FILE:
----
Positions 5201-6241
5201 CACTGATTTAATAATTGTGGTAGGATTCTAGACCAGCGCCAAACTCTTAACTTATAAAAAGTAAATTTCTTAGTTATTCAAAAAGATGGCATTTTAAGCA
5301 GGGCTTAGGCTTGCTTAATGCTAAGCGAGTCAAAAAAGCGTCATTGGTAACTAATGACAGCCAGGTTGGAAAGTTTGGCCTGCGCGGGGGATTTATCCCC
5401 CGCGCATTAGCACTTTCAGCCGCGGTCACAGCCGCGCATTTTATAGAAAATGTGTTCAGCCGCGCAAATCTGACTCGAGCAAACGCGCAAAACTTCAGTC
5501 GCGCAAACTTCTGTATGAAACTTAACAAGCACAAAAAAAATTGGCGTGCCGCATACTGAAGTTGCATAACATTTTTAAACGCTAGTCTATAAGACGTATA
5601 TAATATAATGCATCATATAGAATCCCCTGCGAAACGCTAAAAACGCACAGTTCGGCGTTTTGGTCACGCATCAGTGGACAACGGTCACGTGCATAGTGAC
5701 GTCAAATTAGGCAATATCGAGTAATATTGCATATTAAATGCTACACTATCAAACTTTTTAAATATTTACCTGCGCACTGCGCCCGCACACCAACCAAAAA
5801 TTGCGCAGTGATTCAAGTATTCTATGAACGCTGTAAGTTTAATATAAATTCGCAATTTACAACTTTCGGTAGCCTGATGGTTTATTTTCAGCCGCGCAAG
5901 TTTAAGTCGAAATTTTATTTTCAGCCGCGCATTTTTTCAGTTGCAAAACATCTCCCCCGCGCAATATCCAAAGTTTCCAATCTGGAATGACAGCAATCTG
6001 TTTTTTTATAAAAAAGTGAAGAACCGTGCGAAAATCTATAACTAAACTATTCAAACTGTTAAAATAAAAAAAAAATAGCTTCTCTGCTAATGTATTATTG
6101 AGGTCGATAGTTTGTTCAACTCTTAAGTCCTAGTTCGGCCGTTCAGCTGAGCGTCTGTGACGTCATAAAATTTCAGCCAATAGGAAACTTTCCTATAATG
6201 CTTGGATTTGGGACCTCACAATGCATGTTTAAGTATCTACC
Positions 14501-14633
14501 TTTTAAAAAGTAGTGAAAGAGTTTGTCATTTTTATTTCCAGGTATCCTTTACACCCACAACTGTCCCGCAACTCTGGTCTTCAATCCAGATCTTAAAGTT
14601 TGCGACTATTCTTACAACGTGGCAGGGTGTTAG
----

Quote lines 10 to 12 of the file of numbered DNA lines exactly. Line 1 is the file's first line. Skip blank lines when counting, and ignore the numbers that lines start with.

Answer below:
6001 TTTTTTTATAAAAAAGTGAAGAACCGTGCGAAAATCTATAACTAAACTATTCAAACTGTTAAAATAAAAAAAAAATAGCTTCTCTGCTAATGTATTATTG
6101 AGGTCGATAGTTTGTTCAACTCTTAAGTCCTAGTTCGGCCGTTCAGCTGAGCGTCTGTGACGTCATAAAATTTCAGCCAATAGGAAACTTTCCTATAATG
6201 CTTGGATTTGGGACCTCACAATGCATGTTTAAGTATCTACC